In terms of handling, the Panthera approaches perfection. It requires five to six pounds of force on the yoke to pull 2g. Visibility is good, even in the bank. In turning right—the worst case for the left-seated PIC—the central pillar isn’t obtrusive, and there’s no need to bank beyond 30° to see into the turn. We climb to 7,500 feet seeking less-turbulent conditions for a further test for maximum level speed. At this altitude, full throttle gives 75% power (23.5 inches and 2,700rpm, with the mixture leaned to 12 gph) and we see 177kt TAS and 176kt GS−a very good performance, considering the available power. Ivo Boscarol’s magic number may not be achieved with 210 hp, but they’ll be flirting with 195 to 200 knots when the Panthera is fitted with an IO-540.
At 7,500 feet, we’re comfortably placed for exploring the low-speed end of the flight envelope, flying over the mountainous landscape of Slovenia as we are. First we slow, steadily reducing power, to test the lowest trim speed (85 knots) before essaying a series of stalls. First in clean configuration: buffeting appears close to the stall break, which occurs at 58 knots. There’s no tendency to pitch down or drop a wing. The ailerons give perfect control throughout. This kind of benign behavior in the stall is remarkable for an aircraft of this category.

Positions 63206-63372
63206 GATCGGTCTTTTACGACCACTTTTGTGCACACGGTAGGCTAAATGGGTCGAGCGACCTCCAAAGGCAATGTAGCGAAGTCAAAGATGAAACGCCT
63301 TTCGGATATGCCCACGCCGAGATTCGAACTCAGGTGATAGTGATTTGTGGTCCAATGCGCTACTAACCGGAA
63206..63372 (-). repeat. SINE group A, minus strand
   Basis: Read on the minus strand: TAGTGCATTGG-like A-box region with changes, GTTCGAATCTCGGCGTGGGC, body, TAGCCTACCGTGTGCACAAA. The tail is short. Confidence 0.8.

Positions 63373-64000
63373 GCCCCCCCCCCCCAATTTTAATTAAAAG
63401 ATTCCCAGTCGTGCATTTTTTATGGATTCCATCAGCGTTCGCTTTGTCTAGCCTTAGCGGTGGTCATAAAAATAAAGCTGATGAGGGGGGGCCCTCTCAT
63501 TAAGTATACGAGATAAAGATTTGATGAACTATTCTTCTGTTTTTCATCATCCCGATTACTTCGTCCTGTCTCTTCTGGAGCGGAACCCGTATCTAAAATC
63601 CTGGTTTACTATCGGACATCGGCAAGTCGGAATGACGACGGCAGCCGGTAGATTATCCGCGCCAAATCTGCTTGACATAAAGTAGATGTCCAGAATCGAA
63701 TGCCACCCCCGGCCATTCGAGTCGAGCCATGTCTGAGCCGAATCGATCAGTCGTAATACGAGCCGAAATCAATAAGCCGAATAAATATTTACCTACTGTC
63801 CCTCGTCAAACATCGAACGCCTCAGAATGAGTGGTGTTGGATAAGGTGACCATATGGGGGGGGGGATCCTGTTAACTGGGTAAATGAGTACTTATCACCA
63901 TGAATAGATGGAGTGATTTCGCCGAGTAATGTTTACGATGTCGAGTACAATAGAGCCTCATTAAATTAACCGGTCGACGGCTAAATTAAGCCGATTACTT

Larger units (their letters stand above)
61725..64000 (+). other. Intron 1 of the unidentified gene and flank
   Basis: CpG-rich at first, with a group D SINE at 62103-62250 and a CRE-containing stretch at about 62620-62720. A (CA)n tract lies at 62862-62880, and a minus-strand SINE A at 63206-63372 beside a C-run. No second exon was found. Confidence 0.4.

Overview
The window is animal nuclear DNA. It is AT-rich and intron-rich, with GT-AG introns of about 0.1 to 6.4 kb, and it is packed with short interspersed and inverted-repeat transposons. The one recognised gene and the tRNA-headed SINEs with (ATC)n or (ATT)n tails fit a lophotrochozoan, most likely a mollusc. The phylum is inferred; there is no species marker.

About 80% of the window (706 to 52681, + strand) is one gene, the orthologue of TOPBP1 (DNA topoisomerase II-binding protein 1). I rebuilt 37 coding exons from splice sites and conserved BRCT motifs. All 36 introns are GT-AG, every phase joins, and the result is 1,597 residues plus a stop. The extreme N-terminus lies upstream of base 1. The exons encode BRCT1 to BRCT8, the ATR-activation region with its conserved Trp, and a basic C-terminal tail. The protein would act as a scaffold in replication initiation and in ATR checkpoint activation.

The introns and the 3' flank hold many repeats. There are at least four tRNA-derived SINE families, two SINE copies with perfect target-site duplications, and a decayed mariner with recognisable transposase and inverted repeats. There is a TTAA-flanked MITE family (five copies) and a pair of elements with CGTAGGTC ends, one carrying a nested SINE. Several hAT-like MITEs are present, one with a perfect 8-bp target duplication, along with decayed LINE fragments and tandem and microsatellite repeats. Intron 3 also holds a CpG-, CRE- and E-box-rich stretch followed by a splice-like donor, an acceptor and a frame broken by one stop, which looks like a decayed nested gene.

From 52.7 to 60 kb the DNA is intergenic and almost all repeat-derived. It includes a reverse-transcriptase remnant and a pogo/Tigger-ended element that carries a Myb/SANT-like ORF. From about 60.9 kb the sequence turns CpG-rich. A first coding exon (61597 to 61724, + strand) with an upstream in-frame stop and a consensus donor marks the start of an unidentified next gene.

The panel has been shaped to serve as a visual reference for the pilot: The level top of the central facet lines up with the horizon for cruising, while sloping top edges to the sides, inclined at 20°, provide a horizon reference when turning.